22nd March 2018

Lake Chad Basin
 - The detection of wild poliovirus type 1 (WPV1) (Borno state, Nigeria in 2016) and circulating vaccine-derived poliovirus type 2 (cVDPV2) (Borno and Sokoto states in 2016) continue to pose a risk to the neighbouring countries of the Lake Chad basin.
 - Emergency outbreak response efforts continue across the Lake Chad basin, together with activities to fill subnational surveillance gaps across the region.
 - These activities include efforts to vaccinate children at markets, in internally displaced persons camps, and at international borders. The next set of supplementary immunization days are planned for early April, synchronized across countries in the Lake Chad basin.
Date: Tue, 20 Mar 2018 18:35:47 +0100

N'Djamena, March 20, 2018 (AFP) - Civil servants in Chad returned to work on Tuesday after a strike over austerity measures paralysed the impoverished country's public sector for seven weeks.   Trade unions had called the strike in late January after the government slashed civil servants' pay, and the whole public sector ground to a halt.   But a deal was struck last week between the government and unions, after two weeks of negotiations.    Work resumed on Tuesday at government ministries and healthcare facilities in the capital N'Djamena, an AFP journalist said.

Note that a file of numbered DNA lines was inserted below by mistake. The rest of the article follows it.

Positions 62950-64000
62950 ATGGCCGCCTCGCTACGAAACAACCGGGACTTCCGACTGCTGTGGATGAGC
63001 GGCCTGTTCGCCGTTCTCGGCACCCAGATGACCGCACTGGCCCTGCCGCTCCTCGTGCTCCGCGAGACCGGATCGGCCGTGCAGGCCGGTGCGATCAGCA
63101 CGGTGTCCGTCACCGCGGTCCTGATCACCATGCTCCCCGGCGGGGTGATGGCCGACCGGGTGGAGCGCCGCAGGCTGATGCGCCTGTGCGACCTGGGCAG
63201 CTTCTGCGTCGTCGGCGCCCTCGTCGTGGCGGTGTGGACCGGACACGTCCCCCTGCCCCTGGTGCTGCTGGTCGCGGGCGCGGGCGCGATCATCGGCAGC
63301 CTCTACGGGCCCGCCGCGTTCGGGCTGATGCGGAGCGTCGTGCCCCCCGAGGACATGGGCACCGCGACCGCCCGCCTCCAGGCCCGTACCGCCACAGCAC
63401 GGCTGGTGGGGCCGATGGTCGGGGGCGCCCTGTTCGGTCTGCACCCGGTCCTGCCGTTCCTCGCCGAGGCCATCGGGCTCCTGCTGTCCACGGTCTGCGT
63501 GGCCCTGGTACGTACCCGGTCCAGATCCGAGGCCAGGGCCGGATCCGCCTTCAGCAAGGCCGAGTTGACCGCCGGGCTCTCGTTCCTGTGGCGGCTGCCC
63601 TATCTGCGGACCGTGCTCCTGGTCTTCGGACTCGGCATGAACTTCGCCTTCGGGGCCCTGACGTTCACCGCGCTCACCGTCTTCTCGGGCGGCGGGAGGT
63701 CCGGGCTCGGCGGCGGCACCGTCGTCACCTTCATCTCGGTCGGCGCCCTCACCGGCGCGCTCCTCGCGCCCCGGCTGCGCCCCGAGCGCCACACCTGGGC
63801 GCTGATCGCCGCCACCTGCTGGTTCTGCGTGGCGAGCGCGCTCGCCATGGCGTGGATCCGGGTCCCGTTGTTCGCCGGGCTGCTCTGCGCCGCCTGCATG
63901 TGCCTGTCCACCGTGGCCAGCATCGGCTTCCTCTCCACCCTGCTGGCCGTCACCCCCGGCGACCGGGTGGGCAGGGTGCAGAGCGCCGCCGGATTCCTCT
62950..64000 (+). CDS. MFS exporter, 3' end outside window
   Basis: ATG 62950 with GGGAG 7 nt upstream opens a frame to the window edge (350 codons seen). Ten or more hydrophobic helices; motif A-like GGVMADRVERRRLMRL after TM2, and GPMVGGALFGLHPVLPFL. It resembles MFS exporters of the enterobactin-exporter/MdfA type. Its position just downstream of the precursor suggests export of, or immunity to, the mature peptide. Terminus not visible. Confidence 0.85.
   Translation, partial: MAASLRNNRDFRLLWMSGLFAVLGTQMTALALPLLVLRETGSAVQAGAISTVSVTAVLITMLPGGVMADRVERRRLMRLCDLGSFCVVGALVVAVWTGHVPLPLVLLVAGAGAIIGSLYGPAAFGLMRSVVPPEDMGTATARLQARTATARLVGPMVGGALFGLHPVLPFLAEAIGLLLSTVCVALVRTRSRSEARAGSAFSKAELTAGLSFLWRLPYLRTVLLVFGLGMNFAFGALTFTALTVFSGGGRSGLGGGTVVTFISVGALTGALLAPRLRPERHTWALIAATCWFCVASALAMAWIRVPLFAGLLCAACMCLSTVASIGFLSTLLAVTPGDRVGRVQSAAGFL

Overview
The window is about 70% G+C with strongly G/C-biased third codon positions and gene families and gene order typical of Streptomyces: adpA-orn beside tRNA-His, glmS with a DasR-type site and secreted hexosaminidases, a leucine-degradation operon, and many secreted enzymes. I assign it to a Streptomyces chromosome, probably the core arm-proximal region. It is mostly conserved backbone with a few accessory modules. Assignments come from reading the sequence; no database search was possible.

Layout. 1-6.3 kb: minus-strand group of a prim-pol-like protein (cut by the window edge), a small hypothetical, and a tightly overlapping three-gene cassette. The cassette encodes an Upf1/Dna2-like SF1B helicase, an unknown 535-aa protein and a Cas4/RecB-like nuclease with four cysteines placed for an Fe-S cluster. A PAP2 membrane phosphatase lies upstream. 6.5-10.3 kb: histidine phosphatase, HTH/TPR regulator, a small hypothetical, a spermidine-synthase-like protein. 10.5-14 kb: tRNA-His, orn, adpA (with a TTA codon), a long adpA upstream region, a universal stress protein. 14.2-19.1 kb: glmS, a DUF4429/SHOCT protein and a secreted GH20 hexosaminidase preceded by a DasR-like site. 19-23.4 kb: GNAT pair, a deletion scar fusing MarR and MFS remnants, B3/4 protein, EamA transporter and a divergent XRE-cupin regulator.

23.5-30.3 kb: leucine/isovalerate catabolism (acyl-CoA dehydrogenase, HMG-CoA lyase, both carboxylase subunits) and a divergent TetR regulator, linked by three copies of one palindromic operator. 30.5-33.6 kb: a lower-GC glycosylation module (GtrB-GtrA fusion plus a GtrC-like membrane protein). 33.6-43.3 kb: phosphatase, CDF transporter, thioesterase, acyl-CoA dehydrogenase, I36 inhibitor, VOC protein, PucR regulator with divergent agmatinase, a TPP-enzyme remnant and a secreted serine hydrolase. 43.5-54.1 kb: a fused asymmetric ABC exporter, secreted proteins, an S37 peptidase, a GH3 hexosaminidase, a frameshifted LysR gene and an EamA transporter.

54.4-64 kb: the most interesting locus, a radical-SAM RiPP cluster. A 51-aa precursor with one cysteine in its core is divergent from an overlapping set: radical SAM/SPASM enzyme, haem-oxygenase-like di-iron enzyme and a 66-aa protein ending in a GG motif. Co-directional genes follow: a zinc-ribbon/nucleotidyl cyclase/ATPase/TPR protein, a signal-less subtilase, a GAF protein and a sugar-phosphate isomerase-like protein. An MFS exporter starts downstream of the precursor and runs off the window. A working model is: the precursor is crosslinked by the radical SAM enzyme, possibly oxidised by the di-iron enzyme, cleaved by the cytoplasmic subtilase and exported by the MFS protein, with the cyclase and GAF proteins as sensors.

Teachers and students also slowly headed back to schools.   The deal was made for "the suspension of the strike and the resumption of work" after payments to civil servants, some 31,000 of whom did not receive wages in February.   A union statement on Monday said "having noted the actual payment of wages in N'Djamena and the province, the unions called on all workers to return to work".   "The return to work is a bit difficult but we are responding to the union's call," Mahamat Issa, an official at the finance ministry, told AFP.   Chad, where 40 percent of the 14-million population live in poverty, introduced the austerity measures to meet the requirements of international donors.
Date: Thu, 15 Mar 2018 10:06:08 +0100

N'Djamena, March 15, 2018 (AFP) - Chad's government and unions have signed a deal to end a strike over austerity measures that has paralysed the public sector for more than six weeks.   The impoverished country, badly hit by a fall in the price of oil exports since 2015, introduced the austerity measures this year to meet the requirements of international donors.   But the public spending cuts have increased social tension and anger towards President Idriss Deby, in power since 1990.

Trade unions called an indefinite general strike in the state sector on January 29 after the government slashed civil servants' pay, and since then the whole public sector has stopped work, paralysing key sectors.   Late on Wednesday, the government and the trade union consortium announced a deal after two weeks of negotiations.    It calls for "the suspension of the strike and the resumption of work" after payments to civil servants, some 31,000 of whom did not receive wages in February.

In 2017, public-sector salaries totalled 376 billion CFA francs, roughly the equivalent of the combined revenue from income tax and customs duties, according to official figures given to AFP.   The International Monetary Fund (IMF) opened up a three-year $312 million (254 million euro) credit line last June under a stabilisation programme.    But Chad, where nearly 40 percent of the population lives below the poverty line, has to make progress in improving state finances in order to gain access to the full amount.